General Health

What are Dual, Triple and Quadruple Marker Tests?


Various tests are performed throughout pregnancy to determine the health of the mother and foetus. In most cases, biomarker tests are used to look for congenital and genetic abnormalities in the foetus. They are often performed to determine if the foetus has Down’s syndrome, a genetic defect that impairs the child’s physiological and psychosocial development.

Dual, triple and quadruple marker tests can be employed for the following:

Trisomy 21 is the most prevalent anomaly that the test can detect (Down syndrome). In addition to Down syndrome, the triple and quadruple screens can detect an increased risk of Turner syndrome, triploidy, trisomy 16 mosaicism, foetal mortality, Smith–Lemli–Opitz syndrome, and steroid sulfatase deficiency.

Certain women are more likely to have a baby with congenital abnormalities, such as

  • Women with a history of birth anomalies in their family
  • Women over the age of 35 who are pregnant
  • Insulin therapy for diabetic women

Dual marker test

This is a screening or blood test performed between the 11th and 13th week of the pregnancy in the first trimester. Along with a Nuchal translucency scan, or NT scan, a dual marker test is performed. The hCG (human chorionic gonadotrophin) and PAPP-A (pregnancy-associated plasma protein) are measured as two indicators in the dual marker test, whereas the NT scan detects the fluid under the skin at the back of the baby’s neck.

The results of both of these tests are used to determine whether the foetus has Down syndrome. The results would signify atypical levels of hCG and PAPP-A, and therefore a higher NT scan value if there had been a risk of Down’s syndrome. The pregnant mother is classified as either screen positive or high risk, or screen negative or low risk, depending on the results.

In India, chromosomal disorders affect about one in every 166 births, with one in every 830 newborns having down’s syndrome. If the risk is minimal, the mother is classified as screen negative. The expectant mother will be advised to have a more extensive test, such as amniocentesis or chorionic villus sampling(CVS (chorionic villus sampling), also referred to as chorionic villus biopsy, is a prenatal test that includes collecting a sample of placental tissue to assess for chromosomal abnormalities and other genetic defects), depending on the outcome.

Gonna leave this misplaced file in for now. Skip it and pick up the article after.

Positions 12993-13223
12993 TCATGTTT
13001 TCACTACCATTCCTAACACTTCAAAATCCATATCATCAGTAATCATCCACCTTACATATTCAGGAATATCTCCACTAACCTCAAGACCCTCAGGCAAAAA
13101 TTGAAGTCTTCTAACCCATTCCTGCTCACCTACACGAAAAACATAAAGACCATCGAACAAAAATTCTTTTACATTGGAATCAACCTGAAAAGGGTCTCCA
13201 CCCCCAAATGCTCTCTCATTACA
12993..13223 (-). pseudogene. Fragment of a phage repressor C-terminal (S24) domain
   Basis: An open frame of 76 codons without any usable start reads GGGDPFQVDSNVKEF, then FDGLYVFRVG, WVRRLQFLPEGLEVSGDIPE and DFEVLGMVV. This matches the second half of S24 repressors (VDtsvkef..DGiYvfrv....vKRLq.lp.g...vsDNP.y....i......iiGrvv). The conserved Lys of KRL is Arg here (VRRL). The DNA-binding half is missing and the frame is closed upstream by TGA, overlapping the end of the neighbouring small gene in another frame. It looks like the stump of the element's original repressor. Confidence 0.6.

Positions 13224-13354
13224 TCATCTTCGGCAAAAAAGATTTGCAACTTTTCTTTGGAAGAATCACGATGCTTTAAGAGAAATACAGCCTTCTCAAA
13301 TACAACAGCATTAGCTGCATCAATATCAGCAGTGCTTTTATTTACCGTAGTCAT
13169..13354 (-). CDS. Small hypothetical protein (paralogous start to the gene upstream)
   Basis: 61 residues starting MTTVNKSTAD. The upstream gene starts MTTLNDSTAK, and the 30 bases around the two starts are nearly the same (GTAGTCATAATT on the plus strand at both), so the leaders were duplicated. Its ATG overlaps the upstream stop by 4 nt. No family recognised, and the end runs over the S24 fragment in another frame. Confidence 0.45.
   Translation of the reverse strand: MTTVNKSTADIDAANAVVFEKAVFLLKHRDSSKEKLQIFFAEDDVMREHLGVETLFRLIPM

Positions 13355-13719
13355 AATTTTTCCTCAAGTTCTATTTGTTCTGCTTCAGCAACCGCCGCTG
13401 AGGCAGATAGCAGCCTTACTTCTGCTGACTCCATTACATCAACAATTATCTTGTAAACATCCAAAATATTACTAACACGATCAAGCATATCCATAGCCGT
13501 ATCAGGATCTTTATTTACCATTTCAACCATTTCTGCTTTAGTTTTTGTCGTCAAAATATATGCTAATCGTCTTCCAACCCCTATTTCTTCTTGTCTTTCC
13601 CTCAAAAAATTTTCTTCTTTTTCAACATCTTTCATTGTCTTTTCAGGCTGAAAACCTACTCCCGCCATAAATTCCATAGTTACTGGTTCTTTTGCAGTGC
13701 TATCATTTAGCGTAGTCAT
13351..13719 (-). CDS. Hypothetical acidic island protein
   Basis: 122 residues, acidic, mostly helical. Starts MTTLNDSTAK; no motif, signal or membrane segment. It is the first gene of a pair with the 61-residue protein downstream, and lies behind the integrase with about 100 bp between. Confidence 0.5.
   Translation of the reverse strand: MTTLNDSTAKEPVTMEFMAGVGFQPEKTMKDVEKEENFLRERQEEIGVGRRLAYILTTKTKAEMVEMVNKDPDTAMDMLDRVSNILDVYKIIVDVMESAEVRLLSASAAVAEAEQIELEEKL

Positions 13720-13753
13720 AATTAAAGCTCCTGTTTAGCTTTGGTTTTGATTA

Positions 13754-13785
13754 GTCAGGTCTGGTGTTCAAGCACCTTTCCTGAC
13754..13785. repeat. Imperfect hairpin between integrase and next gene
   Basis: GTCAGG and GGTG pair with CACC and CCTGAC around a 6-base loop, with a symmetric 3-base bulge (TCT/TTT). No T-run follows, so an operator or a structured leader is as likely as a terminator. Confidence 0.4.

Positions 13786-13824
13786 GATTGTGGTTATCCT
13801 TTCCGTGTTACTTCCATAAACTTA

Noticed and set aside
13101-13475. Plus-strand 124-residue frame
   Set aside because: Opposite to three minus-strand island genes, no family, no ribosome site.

Triple and quadruple marker test

The triple test, also known as the triple screen, the Kettering test, or Bart’s test, is a pregnancy test that determines if a baby is at high or low risk for chromosomal abnormalities during the second trimester (and neural tube defects).

With a sensitivity of 70% and a false-positive rate of 5%, the Triple Screen assesses AFP, estriol, and beta-hCG levels in the blood. Although it is still widely used in Canada and other countries, in some areas of the United States, it is accompanied by the Quad screen (which provides additional inhibin A to the panel and actual outcomes in an 81 per cent sensitivity and a 5% false-positive rate for detecting Down syndrome when carried at 15–18 weeks of gestational age) and other prenatal diagnosis techniques.

During the second trimester of pregnancy, preferably between the 14th and 20th week, a triple or quadruple marker test is conducted. A quadruple marker test is more sensitive than a triple marker test, and a mother is prescribed to undergo one to determine whether the foetus has any genetic abnormalities. A quadruple marker consists of four blood biomarkers: b-hCG (beta-human chorionic gonadotrophin), AFP (serum alpha-fetoprotein), free estriol (also referred to as unconjugated estriol (uE3)), and Inhibin A. Her hCG levels will be high when she is pregnant with a Down syndrome baby, although her AFP and free estriol levels will below. Depending on the results, the mother will be categorised as high-risk or low-risk.

A positive AFP test indicates a congenital abnormality such as “spina bifida”. That’s usually 2.5 times or more than the “normal” level of AFP expected at that point in pregnancy. A positive AFP test could signify a condition such as Down syndrome or Edwards syndrome.


Low AFP levels with unusual beta hCG and unconjugated estriol levels could signify that the developing baby has Down syndrome, Edwards syndrome, or another type of chromosome anomaly.


Yash Batra

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